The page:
2. Learn how to format. Get a copy of PerlTidy if you have to. Having to count braces to determine where scope starts and ends is no fun for an experienced programmer. If you want to play with the big dogs, dress the part!
    Here is your above code, reformatted for clarity and corrected (you left out the closing brace for the very first foreach).
    foreach $key ( sort keys %FULLLINES ) { $CCOUNT = 0; print "key = $key\n"; next if $key eq "N/A"; $CCOUNT++ for @{$FULLLINES{$key}}; $num = $CCOUNT; if ( $num <= 1 ) { print "account number for $key listed $num times\n"; } else { print "Account $key is listed:$num times\n"; } }
    Oh yeah .... one more tip: USE STRICT! ;)


    (the triplet paradiddle with high-hat)
Re: Finding the size of an array in a hash?
by FoxtrotUniform (Prior) on Feb 10, 2003 at 15:53 UTC

    Another thing I haven't seen mentioned yet:

    When dealing with nested constructs like this, I find it useful to dereference each level into a temp variable, rather than sling around nested refs. Makes the code easier to read, brings your assumptions about the data's structure to the front, and prevents problems like this, but at a cost in speed and space. I think it's usually a good tradeoff.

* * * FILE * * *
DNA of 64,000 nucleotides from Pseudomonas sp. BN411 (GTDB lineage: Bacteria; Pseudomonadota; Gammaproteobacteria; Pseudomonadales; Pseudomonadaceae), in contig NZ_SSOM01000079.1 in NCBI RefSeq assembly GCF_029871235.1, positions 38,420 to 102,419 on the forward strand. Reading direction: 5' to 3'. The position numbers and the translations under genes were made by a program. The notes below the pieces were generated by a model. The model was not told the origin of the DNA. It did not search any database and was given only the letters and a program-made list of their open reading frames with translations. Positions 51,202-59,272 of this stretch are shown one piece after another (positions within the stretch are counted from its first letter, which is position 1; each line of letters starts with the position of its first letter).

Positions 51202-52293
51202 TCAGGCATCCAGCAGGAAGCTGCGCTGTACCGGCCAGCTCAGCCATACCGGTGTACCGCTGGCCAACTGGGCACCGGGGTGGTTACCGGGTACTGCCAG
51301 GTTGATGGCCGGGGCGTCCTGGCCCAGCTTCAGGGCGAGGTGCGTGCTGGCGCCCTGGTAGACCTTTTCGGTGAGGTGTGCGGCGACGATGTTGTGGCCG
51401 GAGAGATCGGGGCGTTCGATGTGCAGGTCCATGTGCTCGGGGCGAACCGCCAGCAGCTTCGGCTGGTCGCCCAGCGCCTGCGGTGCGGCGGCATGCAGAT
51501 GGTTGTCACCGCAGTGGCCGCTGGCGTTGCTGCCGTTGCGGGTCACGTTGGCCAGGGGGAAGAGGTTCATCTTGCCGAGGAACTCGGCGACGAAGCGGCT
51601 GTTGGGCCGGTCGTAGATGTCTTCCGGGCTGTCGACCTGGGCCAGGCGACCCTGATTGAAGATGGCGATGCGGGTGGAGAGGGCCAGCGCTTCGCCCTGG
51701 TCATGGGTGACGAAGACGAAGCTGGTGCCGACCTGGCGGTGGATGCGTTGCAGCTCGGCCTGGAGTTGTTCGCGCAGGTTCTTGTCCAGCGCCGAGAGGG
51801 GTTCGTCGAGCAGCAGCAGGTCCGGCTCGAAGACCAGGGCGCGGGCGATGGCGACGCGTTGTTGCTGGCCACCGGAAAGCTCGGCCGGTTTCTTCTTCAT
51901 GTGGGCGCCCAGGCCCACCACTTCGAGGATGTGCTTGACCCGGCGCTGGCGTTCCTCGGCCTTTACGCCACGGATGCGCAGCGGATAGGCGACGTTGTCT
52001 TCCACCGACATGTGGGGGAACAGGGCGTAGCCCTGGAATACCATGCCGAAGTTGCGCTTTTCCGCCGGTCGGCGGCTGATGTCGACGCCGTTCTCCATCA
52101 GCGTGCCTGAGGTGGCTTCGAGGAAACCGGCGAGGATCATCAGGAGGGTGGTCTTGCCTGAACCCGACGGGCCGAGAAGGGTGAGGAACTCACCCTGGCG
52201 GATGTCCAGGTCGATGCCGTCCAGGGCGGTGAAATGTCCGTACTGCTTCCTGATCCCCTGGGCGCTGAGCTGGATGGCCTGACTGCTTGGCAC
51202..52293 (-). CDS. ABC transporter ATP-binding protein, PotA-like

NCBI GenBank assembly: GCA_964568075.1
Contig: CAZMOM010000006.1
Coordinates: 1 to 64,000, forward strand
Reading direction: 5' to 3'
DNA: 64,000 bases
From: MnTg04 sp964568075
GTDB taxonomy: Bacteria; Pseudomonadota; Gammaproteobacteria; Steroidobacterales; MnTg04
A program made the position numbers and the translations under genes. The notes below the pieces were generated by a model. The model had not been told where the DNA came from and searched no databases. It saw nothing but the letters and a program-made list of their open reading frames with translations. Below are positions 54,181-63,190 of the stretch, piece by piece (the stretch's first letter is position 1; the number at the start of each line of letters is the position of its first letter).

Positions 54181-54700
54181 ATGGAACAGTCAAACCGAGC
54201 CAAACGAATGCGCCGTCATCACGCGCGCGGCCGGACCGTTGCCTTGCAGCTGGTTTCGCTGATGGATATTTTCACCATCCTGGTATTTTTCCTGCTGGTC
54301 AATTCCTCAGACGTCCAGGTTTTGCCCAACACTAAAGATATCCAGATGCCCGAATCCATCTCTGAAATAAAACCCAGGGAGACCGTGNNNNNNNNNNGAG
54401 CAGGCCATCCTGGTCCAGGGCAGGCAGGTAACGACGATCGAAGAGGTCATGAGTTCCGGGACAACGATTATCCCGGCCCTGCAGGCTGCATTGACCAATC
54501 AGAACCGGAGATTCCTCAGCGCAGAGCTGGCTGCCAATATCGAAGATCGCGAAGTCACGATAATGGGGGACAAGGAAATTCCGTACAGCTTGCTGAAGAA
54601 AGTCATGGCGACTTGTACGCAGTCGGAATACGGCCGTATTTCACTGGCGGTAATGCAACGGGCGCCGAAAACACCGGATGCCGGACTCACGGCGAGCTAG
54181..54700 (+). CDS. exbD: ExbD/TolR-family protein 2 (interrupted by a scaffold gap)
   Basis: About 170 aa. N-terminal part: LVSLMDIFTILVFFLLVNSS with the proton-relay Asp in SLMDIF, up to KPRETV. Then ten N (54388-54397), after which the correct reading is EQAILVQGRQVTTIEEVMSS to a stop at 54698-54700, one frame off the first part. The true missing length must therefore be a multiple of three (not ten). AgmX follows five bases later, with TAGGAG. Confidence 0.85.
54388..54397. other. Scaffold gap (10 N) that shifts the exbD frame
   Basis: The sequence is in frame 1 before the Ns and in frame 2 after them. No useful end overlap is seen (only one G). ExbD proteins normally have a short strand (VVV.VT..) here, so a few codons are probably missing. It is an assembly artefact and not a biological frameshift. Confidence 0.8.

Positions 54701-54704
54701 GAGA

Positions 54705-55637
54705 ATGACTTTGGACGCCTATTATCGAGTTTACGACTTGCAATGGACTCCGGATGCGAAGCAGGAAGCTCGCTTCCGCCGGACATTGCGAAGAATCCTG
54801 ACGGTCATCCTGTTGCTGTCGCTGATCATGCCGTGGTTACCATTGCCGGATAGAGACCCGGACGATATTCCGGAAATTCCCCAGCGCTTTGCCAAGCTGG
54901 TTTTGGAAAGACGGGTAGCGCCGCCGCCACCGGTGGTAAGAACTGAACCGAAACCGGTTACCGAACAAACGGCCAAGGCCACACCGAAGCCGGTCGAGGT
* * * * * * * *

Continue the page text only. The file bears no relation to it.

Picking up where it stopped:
So you'd have:

    my $lines = $FULLLINES{$key}; my $num = scalar @$lines;

    instead of Hofmator's

    my $num = @{$FULLLINES{$key}};

    It doesn't make a big difference here, but with deeply nested structures it's invaluable.

    F o x t r o t U n i f o r m
    Found a typo in this node? /msg me
    The hell with paco, vote for Erudil!

      I don't know if it makes it more readable, but it sure can slow you down in tight loops. =) I don't find it hard to read HoA AoA etc ulness they get 4 or 5 levels deep I guess.

          I don't know if it makes it more readable, but it sure can slow you down in tight loops.

        If you want speed, C is --> thataway. As far as I'm concerned (and I speak as a real-time graphics hacker), Perl is for programmer efficiency, not processor efficiency.